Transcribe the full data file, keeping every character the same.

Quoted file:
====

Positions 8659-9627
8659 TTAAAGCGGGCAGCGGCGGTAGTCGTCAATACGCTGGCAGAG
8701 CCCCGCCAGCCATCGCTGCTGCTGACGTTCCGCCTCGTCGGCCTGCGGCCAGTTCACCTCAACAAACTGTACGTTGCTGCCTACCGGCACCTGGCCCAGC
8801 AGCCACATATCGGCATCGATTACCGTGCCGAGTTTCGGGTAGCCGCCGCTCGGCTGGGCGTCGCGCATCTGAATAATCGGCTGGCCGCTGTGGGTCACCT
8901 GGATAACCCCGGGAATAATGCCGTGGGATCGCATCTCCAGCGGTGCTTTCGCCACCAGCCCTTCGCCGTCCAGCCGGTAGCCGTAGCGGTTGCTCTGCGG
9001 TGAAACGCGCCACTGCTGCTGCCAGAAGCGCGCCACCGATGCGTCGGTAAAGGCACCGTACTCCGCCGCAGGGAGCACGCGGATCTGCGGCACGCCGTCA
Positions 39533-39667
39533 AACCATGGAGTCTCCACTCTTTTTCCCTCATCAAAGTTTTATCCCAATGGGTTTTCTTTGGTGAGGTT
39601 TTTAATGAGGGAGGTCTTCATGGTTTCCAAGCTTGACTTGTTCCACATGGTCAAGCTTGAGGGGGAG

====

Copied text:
Positions 8659-9627
8659 TTAAAGCGGGCAGCGGCGGTAGTCGTCAATACGCTGGCAGAG
8701 CCCCGCCAGCCATCGCTGCTGCTGACGTTCCGCCTCGTCGGCCTGCGGCCAGTTCACCTCAACAAACTGTACGTTGCTGCCTACCGGCACCTGGCCCAGC
8801 AGCCACATATCGGCATCGATTACCGTGCCGAGTTTCGGGTAGCCGCCGCTCGGCTGGGCGTCGCGCATCTGAATAATCGGCTGGCCGCTGTGGGTCACCT
8901 GGATAACCCCGGGAATAATGCCGTGGGATCGCATCTCCAGCGGTGCTTTCGCCACCAGCCCTTCGCCGTCCAGCCGGTAGCCGTAGCGGTTGCTCTGCGG
9001 TGAAACGCGCCACTGCTGCTGCCAGAAGCGCGCCACCGATGCGTCGGTAAAGGCACCGTACTCCGCCGCAGGGAGCACGCGGATCTGCGGCACGCCGTCA
Positions 39533-39667
39533 AACCATGGAGTCTCCACTCTTTTTCCCTCATCAAAGTTTTATCCCAATGGGTTTTCTTTGGTGAGGTT
39601 TTTAATGAGGGAGGTCTTCATGGTTTCCAAGCTTGACTTGTTCCACATGGTCAAGCTTGAGGGGGAG